About Me

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Melfort, Saskatchewan, Canada
I am a lawyer in Melfort, Saskatchewan, Canada who enjoys reading, especially mysteries. Since 2000 I have been writing personal book reviews. This blog includes my reviews, information on and interviews with authors and descriptions of mystery bookstores I have visited. I strive to review all Saskatchewan mysteries. Other Canadian mysteries are listed under the Rest of Canada. As a lawyer I am always interested in legal mysteries. I have a separate page for legal mysteries. Occasionally my reviews of legal mysteries comment on the legal reality of the mystery. You can follow the progression of my favourite authors with up to 15 reviews. Each year I select my favourites in "Bill's Best of ----". As well as current reviews I am posting reviews from 2000 to 2011. Below my most recent couple of posts are the posts of Saskatchewan mysteries I have reviewed alphabetically by author. If you only want a sentence or two description of the book and my recommendation when deciding whether to read the book look at the bold portion of the review. If you would like to email me the link to my email is on the profile page.

Wednesday, October 8, 2014

Why Georges Picquart Fought for Alfred Dreyfus

Georges Picquart
In my last post, a review of An Officer and a Spy by Robert Harris, I touched upon the pivotal role of Colonel Georges Picquart in reversing the wrongful conviction of Alfred Dreyfus.

In that review I spoke of Picquart as a genuine man of honour who refused to countenance injustice.

David B. Green reviewed the book in Haaretz. In his review he discusses why Picquart would not give up his quest to clear Dreyfus and provides a quote from an interview with Robert Harris:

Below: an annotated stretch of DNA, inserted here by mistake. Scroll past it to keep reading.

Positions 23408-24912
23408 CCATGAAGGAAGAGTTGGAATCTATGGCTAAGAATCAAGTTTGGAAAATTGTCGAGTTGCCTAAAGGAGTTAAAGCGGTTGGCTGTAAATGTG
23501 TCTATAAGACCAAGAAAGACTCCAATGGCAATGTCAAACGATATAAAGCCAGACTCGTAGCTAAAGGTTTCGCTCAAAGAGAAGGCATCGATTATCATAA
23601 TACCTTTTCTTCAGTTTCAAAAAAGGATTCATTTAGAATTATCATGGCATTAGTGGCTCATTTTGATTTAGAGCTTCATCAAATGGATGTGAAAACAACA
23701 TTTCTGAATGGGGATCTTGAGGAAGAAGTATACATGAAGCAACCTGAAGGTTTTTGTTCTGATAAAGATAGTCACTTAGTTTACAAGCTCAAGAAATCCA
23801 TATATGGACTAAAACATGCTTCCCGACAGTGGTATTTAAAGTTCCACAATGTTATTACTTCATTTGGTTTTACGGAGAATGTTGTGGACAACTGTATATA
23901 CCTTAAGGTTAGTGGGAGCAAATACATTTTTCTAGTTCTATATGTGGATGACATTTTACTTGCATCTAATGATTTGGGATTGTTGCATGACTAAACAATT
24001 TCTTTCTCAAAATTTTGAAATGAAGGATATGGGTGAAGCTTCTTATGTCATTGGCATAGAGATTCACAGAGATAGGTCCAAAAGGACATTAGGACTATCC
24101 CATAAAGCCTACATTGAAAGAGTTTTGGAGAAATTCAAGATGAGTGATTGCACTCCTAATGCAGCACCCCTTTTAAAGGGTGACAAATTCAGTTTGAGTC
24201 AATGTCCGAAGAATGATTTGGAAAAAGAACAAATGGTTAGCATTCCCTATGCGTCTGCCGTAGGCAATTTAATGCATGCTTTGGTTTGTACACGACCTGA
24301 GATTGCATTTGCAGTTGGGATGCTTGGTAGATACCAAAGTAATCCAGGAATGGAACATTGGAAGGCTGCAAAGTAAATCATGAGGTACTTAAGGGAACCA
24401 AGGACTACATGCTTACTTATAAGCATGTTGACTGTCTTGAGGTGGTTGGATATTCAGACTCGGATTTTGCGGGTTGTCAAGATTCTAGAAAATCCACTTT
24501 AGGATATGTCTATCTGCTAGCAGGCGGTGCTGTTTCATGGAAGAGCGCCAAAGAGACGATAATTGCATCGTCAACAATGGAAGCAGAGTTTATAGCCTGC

Picquart acted out of duty, not out of any special sympathy for Dreyfus. This complexity and ambivalence make him an inherently fascinating character. Harris is convinced that, “overall, what Picquart felt was loyalty to the law, to rationality, and duty, and above all, justice.” In the final analysis, he concludes, “I don’t think he could have lived with himself if he didn’t do something.”

Going back over 100 years, Florence Earle Coates in a poem, Picquart, written in 1902 gave her perspective on his actions:

For love of justice and for love of truth—
Aye, 't was for these, for these he put aside
Place and preferment, fortune and the pride
Of fair renown; the friends he prized, in sooth,
All the rewards of an illustrious youth,
And set his strength against a swollen tide,
And gave his spirit to be crucified—
For love of justice and for love of truth.

Keeper of the abiding scroll of fame,
Lo! we intrust to thee a hero's name!
Life, like a restless river, hurrying by,
Bears us so swiftly on, we may forget
The name to which we owe so deep a debt;
But guard it thou, nor suffer it to die!

An Officer and a Spy further made clear that Picquart valued the security of his nation above the "honour" of the army.